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How to check if you are an administrator

    Question

  • In XP, when you right-clicked on the Start button and saw "Open All Users" you knew that you were an administrator on that particular machine.

    Is there such a thing in Windows 7? I know I can go to control panel > User accounts, but I'm looking for something simple like in XP.

    Thanks

    Thursday, September 15, 2011 3:50 PM

Answers

  • I haven't found exactly what you're looking for, but a few quick, indirect methods I've used in the past include:

    • Running gpedit.msc > If you're not an admin it will tell you so
    • Entering "uac" (sans quotes) in Windows search > This starts up UAC if you have Admin rights and does nothing otherwise
    • Marked as answer by Robinson Zhang Thursday, October 06, 2011 4:34 PM
    Thursday, September 15, 2011 8:18 PM
  • As TrekDozer pointed out, you just have to click on the User picture. Refer screenshot (highlighted in red):

    After that you will see a screen which which will have something like this:

    If you see Administrator written in the place highlighted above, you are an Administrator. If you see Standard user written (as above), then you're not.

    Please revert back here if this does not address your question. Hope it helps!


    Kunal D Mehta - a Windows Server Enthusiast | My first TechNet Wiki Article
    • Marked as answer by Robinson Zhang Thursday, October 06, 2011 4:34 PM
    Friday, September 16, 2011 10:20 AM

All replies

  • This takes only two clicks, but it also brings up User Accounts, so you might not consider it more simple.

     

    1. Click Start.

    2. Click your user picture (not your user name). Your status will be displayed.

     

    • Proposed as answer by Nano Warp Friday, September 16, 2011 11:50 AM
    Thursday, September 15, 2011 5:08 PM
  • >> "Your status wil be displayed".

    I don't see anything that says if I'm admin or not. Does it matter if I'm in a domain environment?

    Thursday, September 15, 2011 5:38 PM
  • I haven't found exactly what you're looking for, but a few quick, indirect methods I've used in the past include:

    • Running gpedit.msc > If you're not an admin it will tell you so
    • Entering "uac" (sans quotes) in Windows search > This starts up UAC if you have Admin rights and does nothing otherwise
    • Marked as answer by Robinson Zhang Thursday, October 06, 2011 4:34 PM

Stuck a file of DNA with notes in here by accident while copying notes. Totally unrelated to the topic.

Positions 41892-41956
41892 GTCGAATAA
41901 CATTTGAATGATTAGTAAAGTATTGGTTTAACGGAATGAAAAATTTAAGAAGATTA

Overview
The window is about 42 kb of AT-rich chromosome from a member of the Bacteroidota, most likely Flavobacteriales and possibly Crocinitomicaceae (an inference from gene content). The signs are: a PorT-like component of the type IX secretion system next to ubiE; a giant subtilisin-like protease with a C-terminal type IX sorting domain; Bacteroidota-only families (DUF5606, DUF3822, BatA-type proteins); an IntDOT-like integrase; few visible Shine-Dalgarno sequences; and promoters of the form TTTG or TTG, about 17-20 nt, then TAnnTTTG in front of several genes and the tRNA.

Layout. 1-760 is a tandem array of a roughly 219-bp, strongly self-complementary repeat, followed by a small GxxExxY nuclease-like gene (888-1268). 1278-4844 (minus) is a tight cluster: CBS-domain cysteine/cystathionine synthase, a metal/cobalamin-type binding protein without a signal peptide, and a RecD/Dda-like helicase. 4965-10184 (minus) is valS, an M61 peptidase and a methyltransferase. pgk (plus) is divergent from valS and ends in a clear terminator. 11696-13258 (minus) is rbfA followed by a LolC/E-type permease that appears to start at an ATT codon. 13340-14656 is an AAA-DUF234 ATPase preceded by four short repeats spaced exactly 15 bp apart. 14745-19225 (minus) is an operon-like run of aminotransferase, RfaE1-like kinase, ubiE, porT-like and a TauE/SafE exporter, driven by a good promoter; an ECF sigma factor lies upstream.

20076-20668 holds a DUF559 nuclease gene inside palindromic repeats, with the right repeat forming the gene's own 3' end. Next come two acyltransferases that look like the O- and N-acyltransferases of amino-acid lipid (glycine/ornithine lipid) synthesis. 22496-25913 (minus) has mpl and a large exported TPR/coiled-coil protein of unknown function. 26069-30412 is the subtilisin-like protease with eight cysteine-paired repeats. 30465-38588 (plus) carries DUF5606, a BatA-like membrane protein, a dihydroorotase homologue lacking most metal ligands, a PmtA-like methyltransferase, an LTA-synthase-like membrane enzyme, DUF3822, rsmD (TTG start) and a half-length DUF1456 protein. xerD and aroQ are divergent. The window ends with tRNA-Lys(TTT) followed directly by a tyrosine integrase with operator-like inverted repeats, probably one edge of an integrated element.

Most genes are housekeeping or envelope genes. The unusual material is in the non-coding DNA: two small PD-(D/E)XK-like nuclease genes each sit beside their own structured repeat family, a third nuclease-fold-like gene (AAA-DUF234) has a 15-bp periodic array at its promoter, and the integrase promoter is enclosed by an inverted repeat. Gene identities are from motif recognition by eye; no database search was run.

Thursday, September 15, 2011 8:18 PM
  • You can find the Windows 7 user control pane by launching the desktop control panel (Start - Control Panel - More settings).
    Thursday, September 15, 2011 8:24 PM
  • In XP, when you right-clicked on the Start button and saw "Open All Users" you knew that you were an administrator on that particular machine.

    Is there such a thing in Windows 7? I know I can go to control panel > User accounts, but I'm looking for something simple like in XP.

    Thanks

    Start --> Run --> Control UserpasswordS2
    MCP | MCTS | MCITP From Iraq
    Thursday, September 15, 2011 8:36 PM
  • Thank you all for the replies.

    Unfortunately, none are as easy as it was in XP. Guess I'll have to live with it.

    If anyone has any other suggestions, please chime in.

    Thank You again.

    Friday, September 16, 2011 12:39 AM
  • We need to wait for beta to see how difficult it will be. This preview is just for the Metro UI and for APIs.
    Friday, September 16, 2011 12:42 AM
  • We need to wait for beta to see how difficult it will be. This preview is just for the Metro UI and for APIs.
    I assume you are talking about windows 8, but the question was about windows 7.
    Friday, September 16, 2011 12:50 AM
  • Yes, you are right. I missed that, sorry :/
    Friday, September 16, 2011 12:53 AM
  • So another try but having Win7 in the context.

    I do not have a non-administrator account on hand, but try to right-click on the All programs text shown after clicking on the right menu. On an administrator account I see the Open All Users menu item there.

    Friday, September 16, 2011 12:56 AM
  • So another try but having Win7 in the context.

    I do not have a non-administrator account on hand, but try to right-click on the All programs text shown after clicking on the right menu. On an administrator account I see the Open All Users menu item there.

    That looked promising... but looks like it shows up (and opens up) regardless if you are admin or not.